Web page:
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Hundreds of pupils to sit GCSE English exams again
HUNDREDS of pupils in York, North and East Yorkshire are to resit their GCSE English exams next month following the summer’s row over grades.
Across the country more than 45,000 pupils will resit the exams, including about 400 from North Yorkshire and about 90 from York.
Students were given the opportunity to retake part or all of their exam after complaints that results had been downgraded.
City of York Council said they currently had 16 All Saints RC School pupils, 35 Fulford School students, 17 Millthorpe School pupils and 22 from Joseph Rowntree School who will sit English GCSE again.
Coun Janet Looker, cabinet member for education, children and young people, said: “I was not surprised to see that nationally there has been a large increase in the numbers of young people resitting their English exams.
“We maintain that changing of the grade boundary between January and June this year was clearly unfair and inequitable, with pupils that performed at the same level awarded different grades dependant on the time of year they sat the exam.
“The council remains part of the national consortium of local authorities progressing legal action on behalf of our young people.
“The failure to gain a grade C or above in English can block access to post-16 study, apprenticeships and other progression routes. The importance of getting this right cannot be underestimated with regard to future prospects for young people.”
Last month council bosses in York signed up to a consortium led by two other local authorities to consider legal action over the results, after several secondary schools in the city raised concerns about an “unprecedented and unexpected decline” in the percentage of pupils achieving grades between A* and C in English.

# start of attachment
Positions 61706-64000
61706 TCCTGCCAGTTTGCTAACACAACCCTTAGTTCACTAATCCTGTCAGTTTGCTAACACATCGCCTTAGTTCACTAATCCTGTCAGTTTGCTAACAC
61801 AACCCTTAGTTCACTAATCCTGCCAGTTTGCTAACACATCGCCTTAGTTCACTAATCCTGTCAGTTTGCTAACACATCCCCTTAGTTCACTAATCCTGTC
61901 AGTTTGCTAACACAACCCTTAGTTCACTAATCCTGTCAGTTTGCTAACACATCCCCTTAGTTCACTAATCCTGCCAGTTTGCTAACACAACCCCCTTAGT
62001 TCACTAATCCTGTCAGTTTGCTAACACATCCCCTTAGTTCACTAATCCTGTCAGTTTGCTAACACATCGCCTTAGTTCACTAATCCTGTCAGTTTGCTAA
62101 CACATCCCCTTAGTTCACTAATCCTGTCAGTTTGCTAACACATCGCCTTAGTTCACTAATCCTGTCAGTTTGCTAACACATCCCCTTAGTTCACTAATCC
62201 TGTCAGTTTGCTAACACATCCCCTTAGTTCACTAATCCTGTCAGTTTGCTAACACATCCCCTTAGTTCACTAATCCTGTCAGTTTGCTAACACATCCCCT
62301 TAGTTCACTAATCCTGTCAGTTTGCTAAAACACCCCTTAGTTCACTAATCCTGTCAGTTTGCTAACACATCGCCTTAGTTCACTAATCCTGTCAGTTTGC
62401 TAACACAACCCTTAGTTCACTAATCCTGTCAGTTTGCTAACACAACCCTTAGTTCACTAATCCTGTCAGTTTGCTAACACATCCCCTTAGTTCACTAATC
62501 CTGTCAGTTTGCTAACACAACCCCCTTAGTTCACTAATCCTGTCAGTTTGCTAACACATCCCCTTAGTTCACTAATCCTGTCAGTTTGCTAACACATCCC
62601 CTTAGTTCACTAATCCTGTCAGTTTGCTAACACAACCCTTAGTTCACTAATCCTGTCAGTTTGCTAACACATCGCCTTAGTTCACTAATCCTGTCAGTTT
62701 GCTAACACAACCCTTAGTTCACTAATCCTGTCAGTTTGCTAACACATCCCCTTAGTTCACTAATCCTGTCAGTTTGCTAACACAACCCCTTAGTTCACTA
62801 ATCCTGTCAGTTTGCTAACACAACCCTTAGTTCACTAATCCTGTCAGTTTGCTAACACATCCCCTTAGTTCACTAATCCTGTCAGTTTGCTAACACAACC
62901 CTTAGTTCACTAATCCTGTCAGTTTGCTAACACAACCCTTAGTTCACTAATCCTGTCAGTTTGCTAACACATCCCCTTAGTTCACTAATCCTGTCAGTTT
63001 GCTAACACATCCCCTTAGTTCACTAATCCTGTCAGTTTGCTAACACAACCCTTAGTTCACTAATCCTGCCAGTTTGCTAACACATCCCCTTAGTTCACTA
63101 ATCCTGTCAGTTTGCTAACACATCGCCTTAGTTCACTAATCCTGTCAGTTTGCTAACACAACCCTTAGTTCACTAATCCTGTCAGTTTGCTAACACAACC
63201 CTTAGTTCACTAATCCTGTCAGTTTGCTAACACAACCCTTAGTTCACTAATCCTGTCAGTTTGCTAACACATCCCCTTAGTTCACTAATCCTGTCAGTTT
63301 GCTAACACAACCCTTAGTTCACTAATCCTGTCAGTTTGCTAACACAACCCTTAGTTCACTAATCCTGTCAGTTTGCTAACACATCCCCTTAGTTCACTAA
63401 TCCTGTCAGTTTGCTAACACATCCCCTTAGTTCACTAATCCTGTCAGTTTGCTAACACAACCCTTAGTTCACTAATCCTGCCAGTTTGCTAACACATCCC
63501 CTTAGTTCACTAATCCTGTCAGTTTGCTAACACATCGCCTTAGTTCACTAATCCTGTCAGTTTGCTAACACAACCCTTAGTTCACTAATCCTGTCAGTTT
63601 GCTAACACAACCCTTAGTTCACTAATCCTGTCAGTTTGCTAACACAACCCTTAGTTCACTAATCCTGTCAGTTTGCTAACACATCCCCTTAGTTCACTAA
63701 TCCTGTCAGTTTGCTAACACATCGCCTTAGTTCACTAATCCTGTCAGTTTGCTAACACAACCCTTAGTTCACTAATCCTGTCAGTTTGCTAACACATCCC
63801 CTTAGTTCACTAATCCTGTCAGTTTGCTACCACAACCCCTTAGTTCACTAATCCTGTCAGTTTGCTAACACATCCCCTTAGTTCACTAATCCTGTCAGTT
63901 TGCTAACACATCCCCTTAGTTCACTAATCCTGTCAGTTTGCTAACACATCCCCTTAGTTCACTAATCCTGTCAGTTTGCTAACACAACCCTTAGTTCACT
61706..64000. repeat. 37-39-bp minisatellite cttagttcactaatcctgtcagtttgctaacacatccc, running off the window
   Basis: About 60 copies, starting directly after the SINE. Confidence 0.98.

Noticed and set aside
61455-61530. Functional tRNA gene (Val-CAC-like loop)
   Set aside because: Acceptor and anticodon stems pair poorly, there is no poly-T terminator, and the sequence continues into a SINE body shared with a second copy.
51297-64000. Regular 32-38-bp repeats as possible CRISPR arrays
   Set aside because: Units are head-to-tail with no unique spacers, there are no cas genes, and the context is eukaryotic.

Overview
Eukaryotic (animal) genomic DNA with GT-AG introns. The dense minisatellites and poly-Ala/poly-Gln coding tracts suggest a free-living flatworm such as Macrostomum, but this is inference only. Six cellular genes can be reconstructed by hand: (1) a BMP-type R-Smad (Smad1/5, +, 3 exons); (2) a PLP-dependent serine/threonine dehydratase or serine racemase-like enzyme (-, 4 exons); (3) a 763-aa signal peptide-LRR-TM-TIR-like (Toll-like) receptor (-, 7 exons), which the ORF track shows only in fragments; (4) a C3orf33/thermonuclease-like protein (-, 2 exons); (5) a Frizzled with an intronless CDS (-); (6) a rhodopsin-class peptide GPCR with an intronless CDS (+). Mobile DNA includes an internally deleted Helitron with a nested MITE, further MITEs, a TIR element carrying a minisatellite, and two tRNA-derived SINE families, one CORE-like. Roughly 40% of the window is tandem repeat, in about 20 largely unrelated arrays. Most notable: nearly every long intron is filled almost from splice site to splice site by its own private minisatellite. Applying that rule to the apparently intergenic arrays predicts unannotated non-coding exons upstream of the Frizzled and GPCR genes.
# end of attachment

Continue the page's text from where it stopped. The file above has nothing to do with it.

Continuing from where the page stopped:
The consortium – headed by councils in Lewisham and Leeds – has sent a”pre-action” letter to exam regulator Ofqual and exam boards AQA and Edexcel saying the situation was “inconceivable”.
York council leader James Alexander has also written to the Education Secretary, Michael Gove, to air his concern about the results.
A spokesman for East Riding Council said he did not know how many pupils were affected by the GCSE English marking debacle, but it would inevitably have an impact.
Trevor Burton, head teacher of Millthorpe School in South Bank, said the school had offered extra classes to those thinking of resitting over the summer break.
He said: “I think this is a bit of an unsatisfactory solution to a problem that’s not been created by the students themselves.
“It’s such an important qualification for them that to get a grade C for their life beyond school and they have been let down by a failure of the examination system and the regulator and that’s not really fair on them.”